IMPE’s makeover has some problems

By Kevin Spitz

Looking over the new plans for the Activities and Recreation Center, the ARC, one marvels at what they see. Thirteen basketball courts, 1/6 mile long track, a climbing wall, a combat room and an auditorium, to name a few of its new features. The ARC is supposed to be the largest facility entirely devoted to campus recreation in the nation.

Any renovation of this magnitude, though, comes with some set backs. Facilities at IMPE have been cut down even more this semester until construction is complete and the building officially becomes the ARC. Where the entire east wing used to service the campus, now exists one basketball court and a smaller equipment area. In a nice gesture, campus recreation was able to open up a small part of the old gym so that three basketball courts remain usable.

At this point, the campus recreation Web site says that it will open during the summer of 2008, but before construction started there was hope that the facility would open this semester. For seniors who have dealt with at least one facility being partially closed almost perpetually during the course of their college careers, it has become a real disappointment.

The continued transformation of IMPE into the ARC this spring has caused even more frustration for seniors and underclassmen alike. When it comes to the very popular spring intramural basketball league, only 80 teams – 70 men’s and 10 women’s – were allowed to participate. In past years, up to 226 teams were able to play.

Because of this huge decrease, sign-ups filled up before 9 a.m. the first day and teams were being turned away from the wait list by 11 a.m.

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“It’s just ridiculous that our team captain got there at 9 a.m. on the first day and was the 78th men’s team to sign up and we don’t get to play,” said Chris Drish, a senior in Applied Health Sciences.

Drish and his friends have been playing intramural basketball every year since they were freshmen. “This is basically what we have to look forward to every spring,” said Drish. “We have made the playoffs all three years since we’ve been here. Our team, the ‘S-men,’ went to the semifinals last year in the top league. As seniors we were looking to build on the semifinal.”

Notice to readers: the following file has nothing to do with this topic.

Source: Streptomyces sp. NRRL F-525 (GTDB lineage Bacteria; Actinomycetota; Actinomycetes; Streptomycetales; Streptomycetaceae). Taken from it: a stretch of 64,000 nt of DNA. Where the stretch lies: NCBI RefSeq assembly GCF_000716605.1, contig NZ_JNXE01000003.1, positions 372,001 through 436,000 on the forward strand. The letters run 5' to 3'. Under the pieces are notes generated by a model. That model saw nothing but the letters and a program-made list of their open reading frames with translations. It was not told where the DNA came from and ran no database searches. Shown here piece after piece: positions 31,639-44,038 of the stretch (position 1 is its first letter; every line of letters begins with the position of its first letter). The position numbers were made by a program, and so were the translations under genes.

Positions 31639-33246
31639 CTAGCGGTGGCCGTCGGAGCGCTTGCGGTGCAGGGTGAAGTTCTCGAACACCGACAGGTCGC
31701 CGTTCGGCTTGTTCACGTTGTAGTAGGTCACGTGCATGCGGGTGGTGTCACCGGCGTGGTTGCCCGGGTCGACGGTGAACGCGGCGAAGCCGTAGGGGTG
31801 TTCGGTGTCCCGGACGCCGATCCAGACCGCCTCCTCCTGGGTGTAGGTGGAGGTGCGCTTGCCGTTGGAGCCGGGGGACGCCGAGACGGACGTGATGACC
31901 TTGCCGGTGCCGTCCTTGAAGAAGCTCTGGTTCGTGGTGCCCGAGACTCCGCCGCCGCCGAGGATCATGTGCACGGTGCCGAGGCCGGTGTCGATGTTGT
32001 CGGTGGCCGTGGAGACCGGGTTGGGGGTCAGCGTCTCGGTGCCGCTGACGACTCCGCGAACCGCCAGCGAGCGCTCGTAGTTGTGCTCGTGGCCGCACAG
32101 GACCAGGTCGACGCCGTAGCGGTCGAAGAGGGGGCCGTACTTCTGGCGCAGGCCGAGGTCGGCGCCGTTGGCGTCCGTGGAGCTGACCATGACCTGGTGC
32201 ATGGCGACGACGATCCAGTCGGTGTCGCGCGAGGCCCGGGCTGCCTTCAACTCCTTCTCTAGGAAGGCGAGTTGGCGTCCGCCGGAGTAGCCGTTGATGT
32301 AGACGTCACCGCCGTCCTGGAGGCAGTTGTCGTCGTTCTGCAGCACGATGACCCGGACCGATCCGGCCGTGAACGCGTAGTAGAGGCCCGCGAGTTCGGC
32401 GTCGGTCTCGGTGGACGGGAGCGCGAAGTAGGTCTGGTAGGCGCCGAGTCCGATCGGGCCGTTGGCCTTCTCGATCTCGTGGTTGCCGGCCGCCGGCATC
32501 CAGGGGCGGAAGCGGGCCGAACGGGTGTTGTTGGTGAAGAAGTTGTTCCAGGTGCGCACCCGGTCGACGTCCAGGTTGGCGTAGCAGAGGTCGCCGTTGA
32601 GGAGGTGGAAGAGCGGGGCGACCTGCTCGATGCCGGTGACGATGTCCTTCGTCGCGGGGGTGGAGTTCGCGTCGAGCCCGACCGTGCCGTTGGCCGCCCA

Furthermore, Drish said, “I’m not one that says I don’t want to see a new IMPE. I just don’t feel they’ve tried to accommodate the senior students very well and that goes especially with the basketball league. They should try to accommodate the seniors or at least give a heads up. We would have been there at 6:30 had we have known.”

The cut down in facilities has not only hurt the intramural programs, though.

Club sports have suffered as a result of facility closings as well. Illini women’s water polo, a club sport, can only practice from 10 p.m. to midnight, a time that senior co-captain Megan O’Connell calls “undesirable.”

“Next year they’ll have it real nice,” said O’Connell. “Better pool times, better facility. The biggest problem I’m dealing with right now is that we have no money. We can’t generate money without hosting a tournament, and we can’t host a tournament without a deep enough pool.”

Because of their predicament, the women’s water polo team has had to raise their dues, which O’Connell said makes getting players to come out for the team a lot more challenging.

As someone who works for campus recreation, I know that the staff there does their best to make the situation tolerable for all users. It is just a big disappointment to seniors and underclassmen alike that though the fees that are paid toward campus recreation remain the same, the benefits provided have been severely cut.

Free-throw contest:

This week the Illini shot incredibly well from the free throw line. Against both Ohio State and Northwestern they shot 70 percent or better for a total of 17/24. I am proud to say that this week I was able to keep my $10 as our shooter Anthony Santarelli was unable to sink 8-of-10 to beat the Illini. In fact, he made none. Maybe free throw shooting is harder than it looks, or maybe he’s spent too much time watching our Illini shoot.

The contest continues next week. If you would like to be a part of my “Can you shoot free throws better than the Illini men’s basketball team” extravaganza, please contact me at [email protected].

Kevin Spitz is a senior in Engineering. He can be reached at [email protected] and he congratulates his fellow Knights of St. Patrick.